8. 8. Allstadt AJ, Haynes KJ, Liebhold AM & Johnson DM. Long-term shifts in the cyclicity of outbreaks of a forest-defoliating insect. Oecologia. 2013; 172:141–51. pmid:23073635
  9. 9. Myers JH & Cory JS. Population Cycles in Forest Lepidoptera Revisited. Annu Rev Ecol Evol Syst. 2013; 44:565–592.
  10. 10. Tenow O, Nilssen AC, Bylund H, Pettersson R, Battisti A, Bohn U et al. Geometrid outbreak waves travel across Europe. J Anim Ecol. 2012; 82:84–95. pmid:22897224
  11. 11. Liebhold A, Elkinton J, Williams D & Muzika R. What causes outbreaks of the gypsy moth in North America? Popul Ecol. 2000; 42:257–266.
  12. 12. Soukhovolsky VG, Ponomarev VI, Sokolov GI, Tarasova OV & Krasnoperova PA. Gypsy moth Lymantria dispar L. in the South Urals: Patterns in population dynamics and modeling. Zh Obshch Biol. 2015; 76:179–194. pmid:26201216
  13. 13. Myers JH. Synchrony in outbreaks of forest lepidoptera: a possible example of the Moran effect. Ecology. 1998; 79:1111–1117.
  14. 14. Johnson DM, Liebhold AM, Bjornstad ON & Mcmanus ML. Circumpolar variation in periodicity and synchrony among gypsy moth populations. J Anim Ecol. 2005; 74:882–892.
  15. 15. Pogue MG & Schaefer PW. A review of selected species of Lymantria Hübner (1819) (Lepidoptera: Noctuidae: Lymantriinae) from subtropical and temperate regions of Asia, including the descriptions of three new species, some potentially invasive to North America. Washington; 2007.
  16. 16. Gninenko YuI. Geographicheskie formy neparnogo shelkopryada v Severnoy i Centralnoy Asii. Lesnoy vestnik MGUL. 2003; 2:166–174.
  17. 17. Liebhold AM, Turcáni M & Kamata N. Inference of adult female dispersal from the distribution of gypsy moth egg masses in a Japanese city. Agric Forest Entomol. 2008; 10:69–73.
  18. 18. Iwaizumi R, Arakawa K & Koshio C. Nocturnal flight activities of the female Asian gypsy moth. Lymantria dispar (Linnaeus) (Lepidoptera: Lymantriidae). Appl Entomol Zool. 2010; 45:121–128.
  19. 19. Yang F, Lou Y& Shi J. The influence of geographic population, age, and mating status on the flight activity of the Asian gypsy moth Lymantria dispar (Lepidoptera: Erebidae) in China." App Entomol Zool. 2017; 52:265–270.
  20. 20. Baranchikov YN. Ecological basis of the evolution of host relationships in Eurasian gypsy moth populations (ed. Wallner, W. E. & McManus, K. C.). In: Proceedings, Lymantriidae: A Comparison of Features of New and Old World Tussock Moths, 319–338. Broomall, 1988.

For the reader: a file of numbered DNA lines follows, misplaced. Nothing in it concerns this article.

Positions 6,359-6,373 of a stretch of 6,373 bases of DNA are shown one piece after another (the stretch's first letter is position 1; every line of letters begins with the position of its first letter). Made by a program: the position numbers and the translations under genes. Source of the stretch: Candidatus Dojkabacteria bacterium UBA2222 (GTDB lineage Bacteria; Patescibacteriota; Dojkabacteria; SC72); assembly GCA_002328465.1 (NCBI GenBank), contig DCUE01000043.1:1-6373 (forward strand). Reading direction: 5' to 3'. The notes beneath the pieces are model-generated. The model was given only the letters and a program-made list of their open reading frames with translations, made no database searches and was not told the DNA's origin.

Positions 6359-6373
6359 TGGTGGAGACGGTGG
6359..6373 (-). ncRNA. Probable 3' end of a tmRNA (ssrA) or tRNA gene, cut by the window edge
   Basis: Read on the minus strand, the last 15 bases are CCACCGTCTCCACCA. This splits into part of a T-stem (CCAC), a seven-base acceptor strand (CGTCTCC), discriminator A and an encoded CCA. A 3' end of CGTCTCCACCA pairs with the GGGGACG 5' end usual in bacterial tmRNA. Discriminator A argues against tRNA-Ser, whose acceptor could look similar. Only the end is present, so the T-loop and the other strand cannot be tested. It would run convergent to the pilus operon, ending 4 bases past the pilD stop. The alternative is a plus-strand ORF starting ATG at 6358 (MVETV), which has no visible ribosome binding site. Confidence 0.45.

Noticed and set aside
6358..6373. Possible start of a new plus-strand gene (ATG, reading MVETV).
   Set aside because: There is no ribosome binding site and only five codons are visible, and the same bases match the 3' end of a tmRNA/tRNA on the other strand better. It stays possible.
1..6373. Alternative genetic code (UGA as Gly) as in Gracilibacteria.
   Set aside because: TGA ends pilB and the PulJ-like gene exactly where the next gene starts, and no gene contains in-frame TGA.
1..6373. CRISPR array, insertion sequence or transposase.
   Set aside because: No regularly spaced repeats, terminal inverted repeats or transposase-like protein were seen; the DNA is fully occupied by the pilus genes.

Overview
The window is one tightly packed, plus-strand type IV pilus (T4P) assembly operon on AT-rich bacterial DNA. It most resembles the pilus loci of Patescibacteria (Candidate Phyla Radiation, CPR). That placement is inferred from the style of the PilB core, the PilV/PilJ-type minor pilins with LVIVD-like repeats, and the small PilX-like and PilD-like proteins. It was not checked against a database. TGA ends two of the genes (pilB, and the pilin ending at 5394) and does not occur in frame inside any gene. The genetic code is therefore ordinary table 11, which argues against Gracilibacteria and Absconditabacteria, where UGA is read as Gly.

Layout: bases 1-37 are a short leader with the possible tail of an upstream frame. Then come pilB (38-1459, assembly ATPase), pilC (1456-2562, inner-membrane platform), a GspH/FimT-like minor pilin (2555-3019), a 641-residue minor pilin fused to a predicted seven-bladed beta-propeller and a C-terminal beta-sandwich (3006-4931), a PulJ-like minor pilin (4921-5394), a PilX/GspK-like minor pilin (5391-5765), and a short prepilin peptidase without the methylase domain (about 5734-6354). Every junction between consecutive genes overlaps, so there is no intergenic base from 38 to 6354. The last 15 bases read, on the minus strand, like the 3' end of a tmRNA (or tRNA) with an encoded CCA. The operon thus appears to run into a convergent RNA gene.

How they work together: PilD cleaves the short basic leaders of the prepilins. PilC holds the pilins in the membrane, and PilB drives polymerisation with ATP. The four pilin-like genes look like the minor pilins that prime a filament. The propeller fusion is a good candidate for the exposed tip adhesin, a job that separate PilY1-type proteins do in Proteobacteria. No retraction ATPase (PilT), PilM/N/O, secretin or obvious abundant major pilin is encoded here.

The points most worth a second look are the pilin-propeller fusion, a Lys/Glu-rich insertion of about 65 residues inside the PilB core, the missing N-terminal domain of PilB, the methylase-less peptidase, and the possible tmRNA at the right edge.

21. 21. Bogdanowicz SM, Schaefer PW & Harrison RG. Mitochondrial DNA variation among worldwide populations of gypsy moths. Lymantria dispar. Mol Phylogenet Evol. 2000; 15:487–495. pmid:10860656
  22. 22. deWaard JR, Mitchell A, Keena MA, Gopurenko D, Boykin LM, Armstrong KF et al. Towards a global barcode library for Lymantria (Lepidoptera: Lymantriinae) tussock moths of biosecurity concern. PLoS ONE. 2010; 5:12,
  23. 23. Wu Y, Molongoski JJ, Winograd DF, Bogdanowicz SM, Louyakis AS, Lance DR et al. Genetic structure. admixture and invasion success in a Holarctic defoliator. the gypsy moth (Lymantria dispar. Lepidoptera: Erebidae). Mol Ecol. 2015; 24:1275–1291. pmid:25655667
  24. 24. Djoumad A, Nisole A, Zahiri R, Freschi L, Picq S, Gundersen-Rindal DE et al. Comparative analysis of mitochondrial genomes of geographic variants of the gypsy moth. Lymantria dispar. reveals a previously undescribed genotypic entity. Sci Rep. 2018; 7:14245.
  25. 25. Inoue MN, Suzuki-Ohno Y, Haga Y, Arai H, Sano T. Martemyanov VV et al. Population dynamics and geographical distribution of the gypsy moth, Lymantria dispar, in Japan. Forest Ecol Management. 2019; 434:154–164.
  26. 26. Rukovodstvo po planirovaniju, organizacii i vedeniju lesopatologicheskogo obsledovanija (The instruction for planning, organizing and realizing of observation for forests diseases and pests). Supplementary to order #527 from 29.21.2007, Federal Agency of Forest Services.
  27. 27. Box GEP & Jenkins GM. Time series analysis: forecasting and control. San Francisco: Holden-Day; 1970.
  28. 28. Kendall MG & Stewart A. The advanced theory of statistics: design and analysis, and time series. L.: C. Griffin. Hafner; 1976.
  29. 29. Marple SL Jr. Digital spectral analysis: with applications. Englewood Cliffs, N.J.: Prentice-Hall; 1987.
  30. 30. Hamming RW. Digital filters. Englewood Cliffs, N.J.: Prentice Hall; 1989.